FYI: This is such a disgusting example of the board room old boys club that I wanted to take a shower after finishing the article, the upshot being that Silicon Valley zillionaire and numero uno a-hole Tom Perkins, a soft? porn writing skeeve screwed over Patricia Dunn because she made the cardinal sin of not kissing his ass. Now she is facing felony charges meanwhile his bud Mark Hurd, the CEO of HP -- who knew as much as Dunn plus he was her superior -- not only walks free but was just given an $8.6 million cash bonus plus stock options. Oh, and Dunn has been going through treatment for ovarian cancer throughout the entire ordeal and will probably die before she is forced to serve any time in jail. Perkins now claims he feels bad for her and that he didn't mean for this to go so far -- like it is some sort of fraternity prank that got out of hand, which, in a way, it is. Some things never change. Ain't life grand?
Anyway, having company made the show slightly more interesting, especially because otherwise it was just another bunch of white boxes. What little conversational energy we had was spent marvelling at two things:


Me, distracted by reading article in the New Yorker: Where do they find these people? First an interior designer who has never painted. Now one who has never been to a garage sale?

Husband, distracted by being sick and surfing the web: How could someone never have gone to a garage sale?

MDBRANY: She's part Swiss. Maybe she went to a Swiss finishing school. They sent her away from the damaging affects of American garage sale culture.

HDBBSSW: So she has always had something new or auction quality antiques?

MDBRANY: She's also the one who said that she always gets what she wants.

HDBBSSW: Is she Veruka Salt?


MDBRANY: Who in their right mind would be wowed by somebody else's grandma's afghan?

HDBBSSW: Someone who did not come from a family whose grandma made afghans?

MDBRANY: But she's an interior designer. Look at those colors. That has got to be the cheapest acrylic yarn there is.

HDBBSSW: When are you going to finish knitting those socks for me?

Tuesday, February 20, 2007

the geography of modern art

from Saint-Tropez to Tahiti

I sure as hell don't know what it is like to go on vacation to Saint-Tropez so I don't blame Team St. Tropez for their ignorance on that front.
(I know there is the whole Brigitte Bardot thing but I'm more taken by the romance of the La Dolce Vita on the Italian Riviera. Of course the reality is that on both the French and the Italian side the beaches are over crowded and the water is polluted. Anyway, whenever I think of the French at the beach all I can think of is Mr. Hulot's Holiday!)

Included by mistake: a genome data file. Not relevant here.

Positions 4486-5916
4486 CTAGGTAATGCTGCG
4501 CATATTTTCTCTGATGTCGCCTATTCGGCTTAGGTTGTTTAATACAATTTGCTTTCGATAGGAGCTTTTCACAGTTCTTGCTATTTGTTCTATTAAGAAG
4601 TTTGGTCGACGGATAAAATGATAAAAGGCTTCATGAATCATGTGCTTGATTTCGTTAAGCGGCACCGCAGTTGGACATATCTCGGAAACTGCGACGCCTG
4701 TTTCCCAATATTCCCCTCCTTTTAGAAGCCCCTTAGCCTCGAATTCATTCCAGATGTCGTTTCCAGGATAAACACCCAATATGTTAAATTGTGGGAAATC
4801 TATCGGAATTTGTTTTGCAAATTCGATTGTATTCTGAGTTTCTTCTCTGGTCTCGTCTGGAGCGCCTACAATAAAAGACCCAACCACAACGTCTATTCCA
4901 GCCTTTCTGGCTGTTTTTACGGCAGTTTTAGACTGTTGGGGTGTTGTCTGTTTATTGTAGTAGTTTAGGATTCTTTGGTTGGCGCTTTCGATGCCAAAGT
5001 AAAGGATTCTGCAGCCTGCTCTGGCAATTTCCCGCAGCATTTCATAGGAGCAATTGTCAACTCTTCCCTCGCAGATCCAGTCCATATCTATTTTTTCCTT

Nonetheless, I would expect them to be familiar with these places not through travel but through art; they are associated with two key movements in Modern Art: pointillism and primitivism.I know this is pedantic but, frankly, they should know this stuff. Understanding twentieth century design requires a knowledge of visual idioms such as pointillism and primitivism (along with other avant-garde innovations such as cubism and surrealism and later movements such as abstract expressionism and pop art).

For that reason it is disapointing that the designers were not familiar with Saint-Tropez or they could not think of what to do with Tahiti other than Gilligan's Island. (And Ryan is an artist for chrissakes. Oy. Don't even get me started.)

There are many technical and business aspects to the work of Interior Designers and Decorators
( and every job has administrative and related tasks). (Click here to to go Linda Merrill's discussion of the professional responsibilities of decorators and designers in her online : : surroundings magazine.)

However, Interior Design is also an applied field in the Arts. The art historical focus is more on architecture, decoration, furniture, textiles, etc. Nonetheless, it would seem to me at least that an awareness of the key movements of art and design is basic knowledge for working in the profession.

Am I right? Professionals out there?

Anyway, if it isn't part of the training they should know it anyway. And it should be part of the training.

There. I've said it.

Sunday, February 18, 2007

let's get real

or, fantasy is overrated when everyone’s fantasy is exactly the same

the look of luxury

The "Tahiti" cabana won and yet -- or, I would argue because -- it had nothing to do with Tahiti.

It did, however, fit the current design rage for everything fitting into the "luxury spa look."
  • white curtains,
  • bamboo blinds,
  • white linens,
  • teak and bamboo wood furnishings